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Panama – highlights of the country of diversity Thu, 22 Mar 2018 15:17:39 +0000 There has always been an argument if the whole America continent is actually one or two continents. Some maps count North and South America as two separate continents, while others just called the whole thing from Alaska to Ushuaia America … Read More

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There has always been an argument if the whole America continent is actually one or two continents. Some maps count North and South America as two separate continents, while others just called the whole thing from Alaska to Ushuaia America or Americas.

For me, the whole continent (and country) concept is just a way to put labels on things so we can identify them easier. Then this thing was twisted to a differentiation between people and it all went horribly wrong. Anyway, is there something that separates North from South America?


Panoramic photo of the Panama Canal at the Miraflores locks in Panama, City, Panama


Well, not. But there is one thing that actually connects. In times where we need to connect rather than be separated, there’s one thing that does this work – connecting the Pacific and the Atlantic oceans.

This thing is allocated in the southernmost country in Central America, Panama. Panama is also the last country part of the concept of North-American continent. This is the Panama Canal – and you don’t have to be a sailor to have heard of it.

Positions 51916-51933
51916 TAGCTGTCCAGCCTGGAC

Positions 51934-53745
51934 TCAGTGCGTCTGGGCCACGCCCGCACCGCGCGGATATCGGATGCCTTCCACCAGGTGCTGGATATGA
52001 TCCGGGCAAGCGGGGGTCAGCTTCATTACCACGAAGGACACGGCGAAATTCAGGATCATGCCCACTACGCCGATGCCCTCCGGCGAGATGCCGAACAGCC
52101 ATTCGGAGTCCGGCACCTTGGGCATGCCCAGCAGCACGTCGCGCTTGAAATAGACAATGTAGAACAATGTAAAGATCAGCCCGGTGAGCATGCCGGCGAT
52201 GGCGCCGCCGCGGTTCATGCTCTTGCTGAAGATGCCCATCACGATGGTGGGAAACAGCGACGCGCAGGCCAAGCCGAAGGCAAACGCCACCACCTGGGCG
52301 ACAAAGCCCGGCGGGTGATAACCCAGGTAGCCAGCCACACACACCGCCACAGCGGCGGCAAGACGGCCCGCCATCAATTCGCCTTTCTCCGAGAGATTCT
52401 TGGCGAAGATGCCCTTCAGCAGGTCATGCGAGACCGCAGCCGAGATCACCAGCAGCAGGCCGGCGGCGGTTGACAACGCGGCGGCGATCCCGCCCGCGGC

Panama hides other specialties too. In this article, we will show you other Panama highlights that we visited in country number 8 of our Central America Grande journey.


Weather and nature

Tropical islands, green mountains, humidity and rain, thatched roofs versus skyscrapers. Panama tries to keep up with the preserved nature, and people entering from Costa Rica will definitely have an eye on that.

While forests and coastline may not be home to such a diverse wildlife anymore, the environment is pretty much inviting for explorers.


Having a beer with a view towards the skyscrapers of Panama City in Panama


We were followed by rain everywhere we went. In the mountains near Boquete, in the Caribbean islands of Bocas del Toro, in the capital Panama City, in the community islands of San Blas too. End of the winter season, last tails of rain to make sure we are never completely dry.

Of course, we almost never took off the swimming suits as Panama is quite exposed to water so we had to take a full advantage of the ocean before we return to begin a much harsher winter – the one in Bulgaria.


Our itinerary

Coming from Costa Rica

We enter from Costa Rica and crossed the border which was the Las Vegas of all borders! Stores, duty-free shops, food, drinks, casinos, it was just too overwhelming. Borders are supposed to be just crossed, but this one was like inviting you to stay longer, as every entertaining-utopia would love to! We managed to keep it together and walk the border area without getting trapped in this world.

Crossing the border from Costa Rica to Panama by foot



After some very comfy colectivo ride and a chilly bus ride, we reached the town of Boquete. It is situated in the mountains and some even call the town of eternal spring. We can vouch for that – it didn’t stop raining at all. But the amazing views and fresh air compensated for the chilly rain.


View over the mountains and clouds at Bouqete, Panama